Website hosting is the foundation of the internet. Every website needs it, but we often spend more time talking about analytics, security and accessibility. Those things are important, but they don’t mean much if your hosting crashes.
We’re now offering our own WordPress hosting solution, so we’ve been talking with WordPress experts about hosting.
Bob Dunn is a WordPress teacher and content guy who specializes in WordPress, e-commerce and monetization. In the past, he’s offered design and coaching services, but these days he’s all about the content, including two podcasts: BobWP eCommerce Show and Do the Woo.
“It’s important that you ask people you know and trust, explain your needs and let them help you.” -Bob Dunn
We talked with Bob about user error, security, and that it’s about more than money.
What’s your worst hosting horror story?
I’m going to take a different approach on this one. I think most of our horror stories are often to blame on either miscommunication or, as much as most people don’t want to admit it, user error.
For example, at a large conference I was speaking at, I had forgotten to renew my SSL and my site went down when I was in the midst of driving everyone to my website. Fortunately, the host was a sponsor there and helped me get things working in about an hour’s time. So my horror story was resolved by my hosting company.
What’s the most important factor in choosing a hosting company?
Do your research. And don’t start by Googling the 10 best WordPress hosts, nor pop into a Facebook group and ask who the best host is. You do not want to fall into that bottomless pit.
I feel it’s important that you ask people you know and trust, explain your needs and let them help you.
Whatever you do, although I understand budgets, don’t just focus on what you are willing to spend and what are you expecting from your investment. Don’t make it all about money.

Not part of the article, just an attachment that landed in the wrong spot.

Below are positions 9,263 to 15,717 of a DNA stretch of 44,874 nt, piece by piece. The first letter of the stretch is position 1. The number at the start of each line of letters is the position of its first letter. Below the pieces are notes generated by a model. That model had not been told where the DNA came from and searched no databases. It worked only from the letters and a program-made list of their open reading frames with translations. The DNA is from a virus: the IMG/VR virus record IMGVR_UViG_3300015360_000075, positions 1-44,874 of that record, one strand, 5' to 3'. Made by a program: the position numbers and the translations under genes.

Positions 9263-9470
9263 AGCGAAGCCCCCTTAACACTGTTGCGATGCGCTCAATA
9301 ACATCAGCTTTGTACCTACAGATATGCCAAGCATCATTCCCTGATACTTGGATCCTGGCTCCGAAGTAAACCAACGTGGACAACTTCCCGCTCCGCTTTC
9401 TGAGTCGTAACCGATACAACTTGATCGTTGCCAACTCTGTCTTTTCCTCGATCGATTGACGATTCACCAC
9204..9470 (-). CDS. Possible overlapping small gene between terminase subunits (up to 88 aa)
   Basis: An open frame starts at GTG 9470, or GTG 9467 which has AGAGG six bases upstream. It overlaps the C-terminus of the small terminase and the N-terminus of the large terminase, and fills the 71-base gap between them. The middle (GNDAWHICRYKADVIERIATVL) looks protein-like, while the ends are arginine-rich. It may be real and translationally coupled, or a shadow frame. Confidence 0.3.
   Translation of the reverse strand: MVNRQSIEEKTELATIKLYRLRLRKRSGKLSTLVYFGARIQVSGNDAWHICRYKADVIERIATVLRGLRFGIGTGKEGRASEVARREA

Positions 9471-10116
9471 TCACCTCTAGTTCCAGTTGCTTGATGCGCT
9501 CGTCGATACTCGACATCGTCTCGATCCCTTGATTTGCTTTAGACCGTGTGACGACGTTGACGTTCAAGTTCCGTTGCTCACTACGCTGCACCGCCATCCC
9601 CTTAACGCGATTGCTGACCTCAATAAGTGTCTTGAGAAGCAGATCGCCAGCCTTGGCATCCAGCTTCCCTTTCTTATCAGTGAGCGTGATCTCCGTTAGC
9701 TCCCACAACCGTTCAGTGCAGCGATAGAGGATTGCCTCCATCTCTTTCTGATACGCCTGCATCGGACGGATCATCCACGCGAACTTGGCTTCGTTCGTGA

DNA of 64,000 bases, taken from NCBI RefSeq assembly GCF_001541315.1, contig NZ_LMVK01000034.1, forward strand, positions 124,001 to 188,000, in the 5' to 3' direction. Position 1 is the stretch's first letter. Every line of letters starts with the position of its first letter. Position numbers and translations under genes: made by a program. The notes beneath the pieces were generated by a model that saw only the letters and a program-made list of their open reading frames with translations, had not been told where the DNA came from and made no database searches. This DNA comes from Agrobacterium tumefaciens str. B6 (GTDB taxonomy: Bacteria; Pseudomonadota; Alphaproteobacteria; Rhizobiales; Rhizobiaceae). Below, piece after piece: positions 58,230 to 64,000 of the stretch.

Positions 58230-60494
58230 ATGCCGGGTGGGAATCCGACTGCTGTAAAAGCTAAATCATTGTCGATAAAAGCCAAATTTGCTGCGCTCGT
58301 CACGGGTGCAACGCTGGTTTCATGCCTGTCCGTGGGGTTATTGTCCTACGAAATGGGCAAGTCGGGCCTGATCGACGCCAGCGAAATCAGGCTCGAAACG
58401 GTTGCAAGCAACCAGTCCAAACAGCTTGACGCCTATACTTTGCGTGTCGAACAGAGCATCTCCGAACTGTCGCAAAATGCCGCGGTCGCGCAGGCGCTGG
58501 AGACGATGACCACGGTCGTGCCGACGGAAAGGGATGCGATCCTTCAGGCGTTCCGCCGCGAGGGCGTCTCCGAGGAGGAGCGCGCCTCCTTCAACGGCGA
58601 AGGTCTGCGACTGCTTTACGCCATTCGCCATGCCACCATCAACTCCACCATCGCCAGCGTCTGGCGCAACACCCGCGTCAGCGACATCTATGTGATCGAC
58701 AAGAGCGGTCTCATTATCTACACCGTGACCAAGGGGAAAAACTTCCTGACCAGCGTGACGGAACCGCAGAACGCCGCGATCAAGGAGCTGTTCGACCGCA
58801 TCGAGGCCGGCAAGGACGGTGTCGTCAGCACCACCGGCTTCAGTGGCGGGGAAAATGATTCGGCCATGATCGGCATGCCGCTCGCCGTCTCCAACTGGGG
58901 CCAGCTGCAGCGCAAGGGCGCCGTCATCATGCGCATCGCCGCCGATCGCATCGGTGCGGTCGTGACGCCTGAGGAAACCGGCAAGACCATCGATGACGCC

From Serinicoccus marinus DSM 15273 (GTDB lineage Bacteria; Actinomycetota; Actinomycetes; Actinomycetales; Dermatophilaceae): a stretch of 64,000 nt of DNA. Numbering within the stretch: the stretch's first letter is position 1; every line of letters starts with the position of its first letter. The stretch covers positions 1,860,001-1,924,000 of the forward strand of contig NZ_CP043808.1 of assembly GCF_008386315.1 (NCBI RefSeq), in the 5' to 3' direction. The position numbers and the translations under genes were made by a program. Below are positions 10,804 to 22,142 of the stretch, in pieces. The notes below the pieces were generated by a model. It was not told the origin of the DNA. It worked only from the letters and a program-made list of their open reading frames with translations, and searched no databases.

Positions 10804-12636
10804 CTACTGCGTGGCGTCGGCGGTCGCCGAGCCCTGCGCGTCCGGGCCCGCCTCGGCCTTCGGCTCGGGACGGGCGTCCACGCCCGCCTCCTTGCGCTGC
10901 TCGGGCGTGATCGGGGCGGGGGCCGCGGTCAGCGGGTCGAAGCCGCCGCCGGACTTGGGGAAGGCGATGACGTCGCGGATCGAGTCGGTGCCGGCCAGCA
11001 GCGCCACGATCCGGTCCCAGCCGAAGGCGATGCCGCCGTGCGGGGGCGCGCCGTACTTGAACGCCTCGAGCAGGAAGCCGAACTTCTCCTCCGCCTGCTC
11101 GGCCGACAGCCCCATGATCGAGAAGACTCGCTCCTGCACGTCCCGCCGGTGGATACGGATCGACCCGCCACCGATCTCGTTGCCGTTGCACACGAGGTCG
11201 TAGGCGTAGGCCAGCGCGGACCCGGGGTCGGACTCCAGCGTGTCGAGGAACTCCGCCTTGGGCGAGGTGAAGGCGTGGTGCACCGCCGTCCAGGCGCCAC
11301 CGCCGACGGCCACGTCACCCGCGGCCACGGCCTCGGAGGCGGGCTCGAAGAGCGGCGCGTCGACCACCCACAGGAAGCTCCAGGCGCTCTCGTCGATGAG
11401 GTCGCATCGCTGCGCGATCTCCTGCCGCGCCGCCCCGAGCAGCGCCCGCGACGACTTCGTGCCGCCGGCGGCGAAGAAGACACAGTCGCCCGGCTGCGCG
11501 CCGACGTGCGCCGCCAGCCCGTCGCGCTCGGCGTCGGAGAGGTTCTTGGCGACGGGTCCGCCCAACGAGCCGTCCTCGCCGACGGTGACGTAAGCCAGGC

How does the hosting conversation change when you’re talking specifically about WordPress?
I think it all boils down to security. People have been given this impression that WordPress is so vulnerable. What I tell them is that hosting is only part of that equation. Their job is protect their servers, meaning all sites. Your job is to keep it secure through updates, etc. For example, your apartment has locks installed on your doors. The management has fulfilled their part of security. But if you leave your door unlocked, you cannot blame the manager.
So essentially people think hosting has to have some extra, multiple layers of security when it comes to WordPress, but you also need to play a big part in keeping your site safe and sound. And if it is critical that the hosting you choose helps you keep things updated, etc., make sure you are looking at the right hosts.
How do you convince people of the importance of investing in hosting?
It’s a needed business expense. You don’t rent your office in some run-down building. You don’t always get the cheapest computer. You purchase business insurance to avoid liability. Hosting for your website is no different. You need to invest enough in it to meet the needs of your particular site.